What do you see in my blog?
On Monday, my blog will be one year old. It seems to be traditional to celebrate your first ‘blogiversary’ by reflecting on the previous year, asking people what they think of your blog, analysing your statistics, stuff like that. I’m not going to do that, … much.
By far the most popular article on my blog this past year has been Charles Darwins’ first theory of evolution, with Songs about Pollution a distant second. Quite why people are so fascinated with singing about pollution is beyond me, I’m not sure I really want to know, so I’m not going to analyse my stats more than that.
So, I’ve decided to celebrate my blogiversary by asking “What do you see in my blog”, but with a twist. Here are some photos of fish and other creatures that live on coral reefs. Some, like the black-cheeked moray at the top, are always easy to spot. Others manage to hide themselves well, even when you’re looking straight at them. That’s what these photos are about, and I invite you to see if you can identify them. Thanks to Earth, Wind & Water for giving me the idea.
As always, if you click on the photo you will get a larger version, which will definitely help in some cases. I’ll add a comment in a few days identifying everything, in case you can’t make them out.
Looking at these pictures again makes me wonder how many times I’ve looked at a reef and missed something. I’m sure it’s happened a lot, there’s so much life down there that I must surely have missed more stuff than I can imagine. That’s part of the magic of diving, you can dive the same place time and time again and still find new things to enjoy.
These photos were all taken in the Maldives, the only place I’ve dived with a camera. It takes a lot of practise and luck to get good underwater pictures. Some of the subjects are hard to see because the shots capture the way in which it blends in well with its surroundings, others are hard to identify because the photos are not really all that good. Never mind, here goes!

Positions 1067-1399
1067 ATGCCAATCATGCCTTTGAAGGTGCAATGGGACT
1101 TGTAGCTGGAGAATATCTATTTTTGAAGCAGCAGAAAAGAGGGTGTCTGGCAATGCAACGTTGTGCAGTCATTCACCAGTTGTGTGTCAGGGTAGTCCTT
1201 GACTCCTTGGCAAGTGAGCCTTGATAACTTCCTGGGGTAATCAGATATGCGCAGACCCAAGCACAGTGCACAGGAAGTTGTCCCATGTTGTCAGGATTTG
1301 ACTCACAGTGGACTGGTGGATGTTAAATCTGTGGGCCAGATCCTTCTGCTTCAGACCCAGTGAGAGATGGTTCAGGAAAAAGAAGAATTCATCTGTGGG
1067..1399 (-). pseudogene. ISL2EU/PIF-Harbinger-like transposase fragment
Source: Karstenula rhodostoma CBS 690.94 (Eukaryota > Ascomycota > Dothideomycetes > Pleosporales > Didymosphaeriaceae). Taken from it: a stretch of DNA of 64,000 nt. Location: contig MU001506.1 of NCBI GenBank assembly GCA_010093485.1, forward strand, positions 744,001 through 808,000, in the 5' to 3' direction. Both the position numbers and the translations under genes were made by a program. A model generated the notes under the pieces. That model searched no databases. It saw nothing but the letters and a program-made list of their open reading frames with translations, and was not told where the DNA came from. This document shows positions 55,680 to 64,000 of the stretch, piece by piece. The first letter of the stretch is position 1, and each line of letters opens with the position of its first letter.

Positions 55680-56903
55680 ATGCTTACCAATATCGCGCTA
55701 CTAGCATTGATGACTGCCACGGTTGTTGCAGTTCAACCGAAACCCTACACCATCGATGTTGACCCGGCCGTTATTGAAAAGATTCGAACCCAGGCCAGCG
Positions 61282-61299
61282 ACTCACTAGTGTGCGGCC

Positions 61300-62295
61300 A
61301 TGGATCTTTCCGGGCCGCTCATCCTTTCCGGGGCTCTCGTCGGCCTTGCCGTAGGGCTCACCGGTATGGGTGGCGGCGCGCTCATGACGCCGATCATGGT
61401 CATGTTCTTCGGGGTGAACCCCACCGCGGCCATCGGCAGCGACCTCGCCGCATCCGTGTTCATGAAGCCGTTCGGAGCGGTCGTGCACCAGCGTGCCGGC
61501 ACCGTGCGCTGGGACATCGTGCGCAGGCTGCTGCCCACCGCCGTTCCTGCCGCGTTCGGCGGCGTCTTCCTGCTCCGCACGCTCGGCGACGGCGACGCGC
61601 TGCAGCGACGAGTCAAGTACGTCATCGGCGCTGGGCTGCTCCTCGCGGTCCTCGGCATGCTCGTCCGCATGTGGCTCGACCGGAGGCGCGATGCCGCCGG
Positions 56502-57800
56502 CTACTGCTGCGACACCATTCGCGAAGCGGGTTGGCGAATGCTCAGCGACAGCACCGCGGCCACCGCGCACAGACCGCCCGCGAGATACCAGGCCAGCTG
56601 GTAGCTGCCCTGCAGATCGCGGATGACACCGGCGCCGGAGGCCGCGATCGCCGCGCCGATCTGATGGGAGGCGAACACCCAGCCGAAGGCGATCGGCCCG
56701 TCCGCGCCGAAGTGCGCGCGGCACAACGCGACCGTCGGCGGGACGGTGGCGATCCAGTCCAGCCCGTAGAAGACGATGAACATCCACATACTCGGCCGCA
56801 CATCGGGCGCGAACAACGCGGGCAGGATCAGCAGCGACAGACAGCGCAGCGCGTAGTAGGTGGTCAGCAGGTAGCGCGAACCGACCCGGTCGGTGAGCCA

This first one is easy enough. It takes some practise to be able to spot them when you first start diving, but when you get the measure of them it’s often easy to find them – some of them, at least. In the Maldives, if not elsewhere, they can get quite large, 12-18 inches (30-45 cm), and often hide right on top of the reef at 15-30 feet (5-10 metres) depth, where the light is good.
This one is rather harder. I dived several times at this location, in Ari Atoll, but never once found this fish for myself. Even when you know where to look for them they’re hard to find. Like many smaller fish, they have a habit of turning themselves to present a narrow profile to larger creatures (such as me) to better avoid being spotted.
This one is even harder to identify. If you don’t know this fish exists, you probably won’t see it. Like the fish in the photograph above, it insisted on turning itself narrow-side on to me, making it harder to get a good picture of it. I wonder how many of these I’ve overlooked, this is the only one I’ve ever seen.
This one is the hardest of the lot. Even I have trouble making it out. I can see a fin easily enough, but to figure out exactly where the head is, the body, and the tail, that takes some scrutiny. If I recall correctly, I only saw this one because it moved.
This one is fairly easy. This is the only one of these I’ve ever seen, and it was big, about the size of a watermelon. I like diving close to the reef, moving slowly along it looking for small things hidden away. Finding myself almost eyeball-to-eyeball with this guy came as quite a surprise. Incidentally, this is one good reason not to touch the reef while diving. These things are poisonous to the touch, and well camouflaged.
Lastly, this is one of my favourite photos, though not one of my best. I wanted to get a picture of the banded boxer shrimp, but the camera chose to focus on something else instead, and I’m glad it did. So the question is, how many shrimps can you see in this photo? I’ll give you a hint, there are more than two.